(Peter Clark, FEE) The emerging street drug “tranq” is dubbed the “zombie drug” because it often leaves users with open sores and a disoriented gait. Tranq, better known to veterinarians as Xylazine, an animal sedative, has been making its way into batches of illicit opioids in cities coast to coast.
Xylazine is currently not a scheduled narcotic, but there will be calls from public health officials, law enforcement, and the public to criminalize the use, possession, and sale of the substance. An early example is the proposed bill SB2089 in Illinois which amends the state control substances act to recognize the additive as a Schedule I controlled substance (“no currently accepted medical use and a high potential for abuse”).
The horrific images of the carnage created by the drug are enough to provoke calls to have it criminalized. But such outcry for reactionary measures to reduce the presence of tranq on the black market is misguided. Not only will expanding the scope of our failed five-decade War on Drugs end up only harming society. There are many other reasons why the sale and use of Xylazine should not be prohibited.
Prolonging the Drug War
The budget for the National Drug Control Program agencies in fiscal year 2023 is a staggering $42.5 billion. It is estimated that trillions of dollars has been squandered on the Drug War in total. What have we gotten with this exorbitant multi-decade expenditure? It has done little to stifle the progress of drug cartels. The illicit drug trade remains immensely profitable, yielding “…estimated annual revenues of between $426 billion and $652 billion.” By the government’s admission, the cocaine supply remained steady during the pandemic; the supply of heroin and fentanyl remained high.
In addition, the black market for methamphetamine has expanded to regions of the United States where the drug has traditionally been scarce. The excessive expense of the war has done little to curtail the exponential increase in drug overdoses over the past 20 years; almost 75% of all overdoses in 2020 were opioid-related. Any cost-benefit analysis would indicate that the Drug War has been a colossal failure, and that dedicating more time and resources to combat newly prevalent street drugs, even if one of the side effects is rotting flesh, is a losing battle.
Placing another intoxicant on the Schedule I list would only expand the scope and authority of law enforcement agencies. The civil liberty violations perpetrated in the name of this paternalistic public health crusade would continue. Examples include civil asset forfeiture (four states abolished this practice as of 2021) and the controversy over no-knock warrants (which violates the knock-and-announce rule in Common Law).
It’s chilling to think about the innocent lives lost due to such aggressive tactics (exacerbated by the militarization of the police during the 1980s) to enforce drug laws. Many innocent people have died due to such procedures; high-profile examples include Rev. Accelyne Williams and Breonna Taylor. Tranq is not an excuse to continue the failed, costly and unjust policies of the Drug War, which criminalizes voluntary exchange between consenting adults.
Focus on Treatment and Harm Reduction
The rate of recidivism is high among addicts for violating drug laws. The observation that treatment has been more effective and less costly than incarceration has been enduring. As long as the possession and use of addictive drugs remain illegal, addicts will fear seeking treatment and medical attention. The legal system operates as “a barrier to treatment” (due to fear of legal penalties). The use of dangerous substances should not be encouraged; removing the legal penalties would relinquish the stigma. After Portugal decriminalized drugs in 2001, the number of addicts in treatment increased by 147% between 1999 and 2003. Although tranq is currently an additive to opioids, it may become the preferred drug of abuse on the streets (e.g. the shift from heroin to fentanyl). If tranq is the future of addiction in America, we should not erect legal barriers discouraging addicts from seeking treatment.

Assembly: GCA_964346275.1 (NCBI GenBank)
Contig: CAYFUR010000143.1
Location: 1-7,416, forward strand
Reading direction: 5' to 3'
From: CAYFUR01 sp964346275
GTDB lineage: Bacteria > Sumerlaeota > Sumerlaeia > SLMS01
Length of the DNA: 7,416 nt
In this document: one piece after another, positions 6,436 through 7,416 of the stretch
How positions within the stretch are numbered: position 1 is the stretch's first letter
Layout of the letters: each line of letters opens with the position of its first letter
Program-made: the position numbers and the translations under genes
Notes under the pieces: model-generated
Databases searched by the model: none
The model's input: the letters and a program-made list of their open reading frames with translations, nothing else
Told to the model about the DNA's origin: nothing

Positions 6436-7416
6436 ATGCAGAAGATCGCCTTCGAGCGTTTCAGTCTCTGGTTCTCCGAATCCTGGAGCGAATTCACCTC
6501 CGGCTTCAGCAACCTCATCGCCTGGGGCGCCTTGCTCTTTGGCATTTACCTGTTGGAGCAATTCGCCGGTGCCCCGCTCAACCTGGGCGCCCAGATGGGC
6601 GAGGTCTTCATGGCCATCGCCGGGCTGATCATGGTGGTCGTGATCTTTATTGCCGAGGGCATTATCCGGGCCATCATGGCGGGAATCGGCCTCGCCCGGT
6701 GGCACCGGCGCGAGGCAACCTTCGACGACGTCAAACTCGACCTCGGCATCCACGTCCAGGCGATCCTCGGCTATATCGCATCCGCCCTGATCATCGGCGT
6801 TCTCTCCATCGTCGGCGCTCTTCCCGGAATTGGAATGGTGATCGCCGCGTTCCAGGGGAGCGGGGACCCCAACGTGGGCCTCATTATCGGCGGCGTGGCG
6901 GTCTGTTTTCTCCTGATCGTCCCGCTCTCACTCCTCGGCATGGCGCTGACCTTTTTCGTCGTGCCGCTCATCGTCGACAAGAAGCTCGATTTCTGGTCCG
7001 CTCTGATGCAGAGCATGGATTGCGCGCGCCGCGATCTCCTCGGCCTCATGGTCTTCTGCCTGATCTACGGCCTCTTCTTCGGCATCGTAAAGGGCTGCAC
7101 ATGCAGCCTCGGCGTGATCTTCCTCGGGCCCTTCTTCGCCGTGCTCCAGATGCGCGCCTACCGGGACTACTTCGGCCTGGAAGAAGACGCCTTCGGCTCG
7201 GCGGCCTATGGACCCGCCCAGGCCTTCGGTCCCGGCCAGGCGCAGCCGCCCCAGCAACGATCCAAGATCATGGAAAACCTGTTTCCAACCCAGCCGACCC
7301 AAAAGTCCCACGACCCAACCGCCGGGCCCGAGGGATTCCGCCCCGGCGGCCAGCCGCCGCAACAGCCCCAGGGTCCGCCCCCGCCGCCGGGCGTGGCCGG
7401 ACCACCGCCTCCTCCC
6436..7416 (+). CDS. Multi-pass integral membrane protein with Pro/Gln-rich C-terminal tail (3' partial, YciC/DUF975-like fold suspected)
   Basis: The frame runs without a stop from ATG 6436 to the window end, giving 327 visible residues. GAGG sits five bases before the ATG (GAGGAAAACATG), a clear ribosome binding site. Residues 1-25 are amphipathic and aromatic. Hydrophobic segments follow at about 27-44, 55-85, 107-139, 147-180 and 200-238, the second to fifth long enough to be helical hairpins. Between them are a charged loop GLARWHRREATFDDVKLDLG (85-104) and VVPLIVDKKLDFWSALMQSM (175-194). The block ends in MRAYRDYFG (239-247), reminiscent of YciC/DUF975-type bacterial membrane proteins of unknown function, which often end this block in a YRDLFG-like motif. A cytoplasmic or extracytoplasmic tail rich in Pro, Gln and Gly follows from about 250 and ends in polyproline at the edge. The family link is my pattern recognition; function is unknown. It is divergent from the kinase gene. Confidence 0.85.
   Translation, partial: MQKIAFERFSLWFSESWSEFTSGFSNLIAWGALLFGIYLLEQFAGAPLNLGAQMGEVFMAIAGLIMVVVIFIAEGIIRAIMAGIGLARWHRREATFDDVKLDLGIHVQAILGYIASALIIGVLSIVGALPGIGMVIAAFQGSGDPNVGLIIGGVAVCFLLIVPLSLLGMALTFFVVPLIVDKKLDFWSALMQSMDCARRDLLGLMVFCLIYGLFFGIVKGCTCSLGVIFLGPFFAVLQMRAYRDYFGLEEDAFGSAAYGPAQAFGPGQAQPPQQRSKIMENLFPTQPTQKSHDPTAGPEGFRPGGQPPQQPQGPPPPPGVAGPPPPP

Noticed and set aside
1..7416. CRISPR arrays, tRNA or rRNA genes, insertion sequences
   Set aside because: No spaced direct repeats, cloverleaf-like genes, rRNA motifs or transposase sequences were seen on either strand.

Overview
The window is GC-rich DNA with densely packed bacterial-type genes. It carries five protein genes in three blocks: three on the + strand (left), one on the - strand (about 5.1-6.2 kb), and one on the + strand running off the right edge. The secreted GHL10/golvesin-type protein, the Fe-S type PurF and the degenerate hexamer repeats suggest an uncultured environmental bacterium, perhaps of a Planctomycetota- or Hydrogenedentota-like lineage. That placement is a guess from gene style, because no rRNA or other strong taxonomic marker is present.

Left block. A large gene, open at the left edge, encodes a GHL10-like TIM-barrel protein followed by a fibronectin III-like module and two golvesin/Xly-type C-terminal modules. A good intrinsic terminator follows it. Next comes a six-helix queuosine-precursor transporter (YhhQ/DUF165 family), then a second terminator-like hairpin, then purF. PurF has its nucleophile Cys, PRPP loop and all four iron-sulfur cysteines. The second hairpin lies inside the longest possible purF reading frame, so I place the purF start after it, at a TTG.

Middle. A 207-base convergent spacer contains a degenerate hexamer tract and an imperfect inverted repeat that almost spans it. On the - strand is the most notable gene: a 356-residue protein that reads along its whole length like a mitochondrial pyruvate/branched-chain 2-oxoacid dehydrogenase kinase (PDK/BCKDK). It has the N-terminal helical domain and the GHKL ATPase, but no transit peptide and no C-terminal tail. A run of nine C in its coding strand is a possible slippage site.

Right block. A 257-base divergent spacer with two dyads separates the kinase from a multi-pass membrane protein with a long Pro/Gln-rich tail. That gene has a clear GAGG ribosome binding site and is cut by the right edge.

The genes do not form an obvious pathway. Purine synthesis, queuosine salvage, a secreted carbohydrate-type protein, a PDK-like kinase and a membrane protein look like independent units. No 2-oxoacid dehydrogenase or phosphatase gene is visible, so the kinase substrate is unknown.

Even if stringent penalties are enacted to prevent the use, sale, possession, and manufacturing of tranq, people will probably continue to ingest it. Since tranq is more potent than fentanyl and creates oozing wounds, harm reduction initiatives implemented by private organizations might be a better way to manage this crisis.
The success of needle exchange programs and safe injection sites in reducing the prevalence of bloodborne pathogens from intravenous drug use would apply to the Tranq epidemic. But also providing on-site wound care would help reduce the onset of infections and the need for amputation.
Prohibition Will Only Make Tranq More Dangerous
Consumer demand drives all markets, including those for illegal products. Enterprising chemists synthesize novel substances to exploit loopholes in drug laws. A decade ago, the media reported on the dangers of bath salts (synthetic cathinone) and synthetic cannabinoids (K2). If Marijuana and Cocaine were never outlawed, neither compound would exist. Both substitutes intended to circumvent US controlled substance laws. Arguably, the pharmacological effects of both drugs are more harmful than the substances they imitate.
If Tranq is placed on the Schedule I list, there is no doubt that clandestine labs will attempt to replicate the sedative. A molecularly altered variant of the drug may surface as means to evade drug laws, possibly creating a more deadly substance.